In effect, some 40 percent potential draftees – mostly ultra-orthodox Jews, roughly 12 percent of age-draft youth – are traditionally exempt from it.
The other segment of the population exempt from the draft is the Arab citizens of Palestinian descent. They’re branded by fellow Jewish citizens a “fifth column” suspected of “double allegiance”.
Most Muslims don’t serve in the army. Exceptions to the sweeping exemption, Bedouin, who are Muslim, enlist in the army on a voluntary basis; for Druze, an offshoot of Islam, military service is mandatory.
Shlayan’s forum has now expanded into the Sons of the Alliance Christian party which preaches greater loyalty to the State of Israel.
“Arab citizens enjoy security, but many in their heart dream of Israel’s destruction. Whatever happens to the Jews will happen to us as well,” Shlayan charges.
Hakim reproves Shlayan’s accusation: “This army occupies Palestine. My state fights against my people. This forum for enlisting Christians is a Zionist conspiracy to separate the Christians from the rest of the Palestinians.”
“Besides, ultra-orthodox Jews don’t serve and yet their rights are respected,” Hakim protests.
Arab citizens are made to feel second-class citizens. An endemic dearth of building permits affects their towns and villages. Higher unemployment, inferior municipal services, unequal allocation of resources in education and housing are their common lot.
Banned from the Church of the Annunciation for promoting the draft, Nadaf was embraced by Prime Minister Benjamin Netanyahu.
At the sports hall, it is Deputy Defence Minister Danny Danon who has come to pledge his support.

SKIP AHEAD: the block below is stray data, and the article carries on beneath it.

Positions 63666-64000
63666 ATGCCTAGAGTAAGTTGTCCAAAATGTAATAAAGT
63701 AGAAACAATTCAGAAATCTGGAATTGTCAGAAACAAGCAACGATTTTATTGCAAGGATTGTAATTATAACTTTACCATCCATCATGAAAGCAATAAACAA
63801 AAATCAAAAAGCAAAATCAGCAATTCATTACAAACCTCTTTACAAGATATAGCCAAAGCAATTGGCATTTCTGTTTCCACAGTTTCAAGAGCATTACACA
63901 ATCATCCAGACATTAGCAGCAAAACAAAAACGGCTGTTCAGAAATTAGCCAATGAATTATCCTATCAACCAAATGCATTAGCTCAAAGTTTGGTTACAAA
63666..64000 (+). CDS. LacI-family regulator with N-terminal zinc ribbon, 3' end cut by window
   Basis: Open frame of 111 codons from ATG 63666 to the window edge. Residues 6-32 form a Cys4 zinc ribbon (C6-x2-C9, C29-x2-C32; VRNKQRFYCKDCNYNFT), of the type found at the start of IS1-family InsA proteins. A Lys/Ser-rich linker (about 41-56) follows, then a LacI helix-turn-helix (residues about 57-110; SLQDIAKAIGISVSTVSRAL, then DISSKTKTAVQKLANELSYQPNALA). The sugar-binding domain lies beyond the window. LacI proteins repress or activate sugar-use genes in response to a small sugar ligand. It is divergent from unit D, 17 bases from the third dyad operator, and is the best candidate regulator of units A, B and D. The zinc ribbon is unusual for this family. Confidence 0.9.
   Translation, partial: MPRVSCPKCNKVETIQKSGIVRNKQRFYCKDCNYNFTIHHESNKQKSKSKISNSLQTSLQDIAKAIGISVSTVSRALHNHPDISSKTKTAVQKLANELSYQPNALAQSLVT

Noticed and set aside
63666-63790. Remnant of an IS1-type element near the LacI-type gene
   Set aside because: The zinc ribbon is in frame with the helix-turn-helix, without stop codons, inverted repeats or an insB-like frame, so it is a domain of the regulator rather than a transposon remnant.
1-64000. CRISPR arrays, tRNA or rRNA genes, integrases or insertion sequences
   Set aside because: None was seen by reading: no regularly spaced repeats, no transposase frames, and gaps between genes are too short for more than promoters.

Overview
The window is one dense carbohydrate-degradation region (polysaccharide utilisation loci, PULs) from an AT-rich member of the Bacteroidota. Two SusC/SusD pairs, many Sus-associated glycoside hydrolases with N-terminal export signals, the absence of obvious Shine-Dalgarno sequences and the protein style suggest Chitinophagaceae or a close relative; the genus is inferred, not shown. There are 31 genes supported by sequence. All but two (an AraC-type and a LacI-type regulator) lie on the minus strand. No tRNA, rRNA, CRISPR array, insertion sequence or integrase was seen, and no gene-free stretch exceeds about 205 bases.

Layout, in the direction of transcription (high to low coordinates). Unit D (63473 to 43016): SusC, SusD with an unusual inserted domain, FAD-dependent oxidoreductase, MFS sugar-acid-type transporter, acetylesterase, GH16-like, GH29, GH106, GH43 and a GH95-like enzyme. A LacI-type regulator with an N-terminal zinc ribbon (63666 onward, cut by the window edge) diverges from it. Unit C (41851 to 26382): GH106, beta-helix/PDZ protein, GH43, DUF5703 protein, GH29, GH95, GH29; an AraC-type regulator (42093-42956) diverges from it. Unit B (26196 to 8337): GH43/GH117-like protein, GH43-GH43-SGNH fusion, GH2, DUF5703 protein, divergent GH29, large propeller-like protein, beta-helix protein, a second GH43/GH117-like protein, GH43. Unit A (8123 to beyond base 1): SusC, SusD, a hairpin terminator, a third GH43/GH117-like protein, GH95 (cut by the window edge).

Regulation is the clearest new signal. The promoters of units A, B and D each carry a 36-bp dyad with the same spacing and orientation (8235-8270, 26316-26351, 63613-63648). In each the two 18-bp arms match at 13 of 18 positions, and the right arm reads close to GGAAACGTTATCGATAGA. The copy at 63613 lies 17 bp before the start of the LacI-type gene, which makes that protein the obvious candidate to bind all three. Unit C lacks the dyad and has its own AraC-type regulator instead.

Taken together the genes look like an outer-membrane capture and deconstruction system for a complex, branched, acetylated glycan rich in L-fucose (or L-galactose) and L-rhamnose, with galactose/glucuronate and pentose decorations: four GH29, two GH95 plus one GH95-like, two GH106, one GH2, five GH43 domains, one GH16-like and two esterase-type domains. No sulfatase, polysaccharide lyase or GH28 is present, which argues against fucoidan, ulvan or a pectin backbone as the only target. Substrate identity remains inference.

“I salute your willingness to integrate into the society,” Danon tells the assembly of age-draft Christians.
“We’re citizens who aspire to become full citizens,” Nadaf tells Danon.
Inducements in the form of cheaper loans, job opportunities, government allowances and tax breaks often lure non-Jewish military service aspirants.
“The government plans to advance land re-zoning plans and allocations of plots for Christian ex-servicemen and women,” Danon promises. “The State of Israel is opening its doors to you. We want you ‘equal amongst equals’.”
A question flies from the hall. “When will housing projects break ground?” asks a teenager determined to give the government’s preacher a hard time.
“Our objective isn’t to build houses but to issue tenders for the allocation of plots for those who served in the army,” cautions Danon. “You mustn’t join because you may get a plot of land. Don’t be afraid. Be strong. Do the right thing.”
Samir Jozen encourages his daughter Jennifer to join the army next summer. “So what if we don’t get 100 percent of our rights. What we have, Syria’s or Egypt’s Christians don’t have,” is his declaration of faith.
For now, Arab Christian youth seem to see in the military service a communion of sort with Israel, a conversion from being Arab to being Israeli, a rite of passage from being rejected to hoping to be accepted, and the core of a stronger Christian identity in a precarious area.